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SNF Update

What looks like the beginning to a rough late-summer/early-fall period, there are now numerous pending and current policy and reimbursement events that are breaking in the SNF industry.  From the July 31 CMS announcement regarding Medicare payment reductions to the release of the marked-up House Tri-Committee bill on Health Care Reform (HR 3200) on the same date, the SNF industry (as well as other industry segments) appear to be in for some rough “policy” and “reimbursement” seas.

Following an apparent trend across the health care industry, CMS gave wide credence to MedPAC’s recommendations in its 2010 reimbursement (Medicare) updates titled in its press release, “More Accurate Payment Rates for Medicare Skilled Nursing Facilities”.  In government speak, more accurate means clearly, lower or less.

  • In an effort to balance prior year adjustments with costs and to reduce or constrain overall program spending, CMS is calling for a $360 million reduction via a 1.1% decrease in payment levels from 2009.
  • A recalibration of CMIs (Case Mix Indexes) results in a program savings of $1.050 billion (3.3%) but a planned 2.2% inflationary or market basket increase provides for an offset to the spending reduction of $690 billion (hence the $360 million overall “net” reduction).
  • The payment reductions and refinements are being justified as a re-balancing to the 2006 RUG refinements that were implemented to better compensate facilities for caring for medically complex patients.  CMS had projected that such refinements would be “cost neutral”  where in reality, patients were being classified more frequently into the higher payment categories, triggering unexpectedly higher payment levels.

In addition to the reimbursement changes intended in this rule, CMS is proposing programmatic and policy changes again in a parallel step to many MedPAC recommendations.

  • Introduction of a revised case-mix classification system RUG – IV, with implementation targeted for 2011.
  • Providing additional information on the implementation of MDS3.0 with a schedule for completion.
  • Information on the possible inclusion by CMS (paralleling a MedPAC recommendation) of a new rate component for non-therapy ancillaries as well as a new requirement for a possible quarterly reporting requirement on nursing home staffing data.

It is possible, and likely, that Congress will intervene and make changes to the implementation of the proposed final CMS rule above however, it appears that it will be more akin to “piling on” rather than softening the blow.  In HR 3200 (the House version of health care reform), the provisions applying to SNFs under the section titled “Medicare and Medicaid Improvements”, more and greater reimbursement and policy changes (greater meaning more dramatic) are foreshadowed.  The key reimbursement and policy changes are delineated below.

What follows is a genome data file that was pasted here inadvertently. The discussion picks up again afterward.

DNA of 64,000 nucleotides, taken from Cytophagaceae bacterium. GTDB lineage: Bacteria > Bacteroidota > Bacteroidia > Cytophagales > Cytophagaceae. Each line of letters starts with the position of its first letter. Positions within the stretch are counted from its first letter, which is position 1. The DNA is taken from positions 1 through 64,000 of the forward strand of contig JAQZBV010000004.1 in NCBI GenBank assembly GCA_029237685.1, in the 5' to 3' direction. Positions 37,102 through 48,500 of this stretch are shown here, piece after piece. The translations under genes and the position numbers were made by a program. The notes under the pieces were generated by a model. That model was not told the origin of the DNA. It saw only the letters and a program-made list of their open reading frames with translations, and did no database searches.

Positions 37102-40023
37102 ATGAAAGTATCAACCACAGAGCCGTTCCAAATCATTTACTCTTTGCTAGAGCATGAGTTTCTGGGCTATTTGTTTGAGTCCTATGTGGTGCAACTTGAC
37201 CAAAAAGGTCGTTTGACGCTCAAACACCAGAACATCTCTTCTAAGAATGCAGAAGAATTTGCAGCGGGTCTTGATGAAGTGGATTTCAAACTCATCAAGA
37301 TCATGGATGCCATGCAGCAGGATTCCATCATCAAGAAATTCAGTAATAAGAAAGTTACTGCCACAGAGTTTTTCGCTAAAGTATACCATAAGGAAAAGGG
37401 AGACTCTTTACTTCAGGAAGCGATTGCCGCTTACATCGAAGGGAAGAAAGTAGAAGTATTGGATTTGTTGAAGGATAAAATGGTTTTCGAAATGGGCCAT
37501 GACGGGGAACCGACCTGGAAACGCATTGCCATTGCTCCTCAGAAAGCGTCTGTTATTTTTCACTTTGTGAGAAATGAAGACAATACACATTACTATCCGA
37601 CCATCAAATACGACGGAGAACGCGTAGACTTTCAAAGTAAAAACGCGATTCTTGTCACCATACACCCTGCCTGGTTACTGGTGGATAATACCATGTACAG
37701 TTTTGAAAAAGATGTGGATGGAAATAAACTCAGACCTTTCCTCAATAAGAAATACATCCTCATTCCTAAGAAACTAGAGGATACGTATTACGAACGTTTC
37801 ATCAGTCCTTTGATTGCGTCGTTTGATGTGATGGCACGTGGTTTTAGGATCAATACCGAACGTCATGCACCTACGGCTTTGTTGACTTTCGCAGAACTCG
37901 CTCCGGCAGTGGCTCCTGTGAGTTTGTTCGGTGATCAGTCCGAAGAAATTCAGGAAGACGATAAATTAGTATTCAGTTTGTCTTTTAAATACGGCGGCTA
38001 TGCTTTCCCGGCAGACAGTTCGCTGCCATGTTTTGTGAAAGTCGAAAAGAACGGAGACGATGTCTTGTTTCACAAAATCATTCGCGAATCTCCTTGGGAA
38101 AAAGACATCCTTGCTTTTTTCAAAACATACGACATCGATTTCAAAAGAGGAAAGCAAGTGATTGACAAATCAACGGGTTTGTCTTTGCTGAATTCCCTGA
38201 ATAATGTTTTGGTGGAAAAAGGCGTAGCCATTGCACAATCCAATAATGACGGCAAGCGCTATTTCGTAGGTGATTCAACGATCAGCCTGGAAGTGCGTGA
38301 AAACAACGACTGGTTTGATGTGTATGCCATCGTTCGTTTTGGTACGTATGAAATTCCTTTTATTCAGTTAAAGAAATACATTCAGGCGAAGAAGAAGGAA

• Freeze the market basket update for SNF payment updates in the second, third and fourth quarters of 2010.  Recall from above that CMS’s proposed final rule offsets a substantial portion of a $1 billion payment reduction via an intended inflationary adjustment (market basket update) of $690 million.  This provision would all but evaporate (reduce by 75%) this “positive” offset.
  • Add a productivity measurement to the market basket beginning in 2010.  This measurement is designed to trend opposite of inflation as a means of illustrating that improvements in technology and information (productivity) create an efficiency that may mitigate inflation.  On a somewhat positive note, the provision does establish a “floor” for the market-basket that is greater or equal to zero (the adjustment can never be negative).
  • Codifies the final CMS rule (discussed above) for 2010, inclusive of payment refinement, introduction of a non-therapy ancillary payment category and provides for a budget neutral adjustment within the payment system for non-therapy and therapy related ancillary services.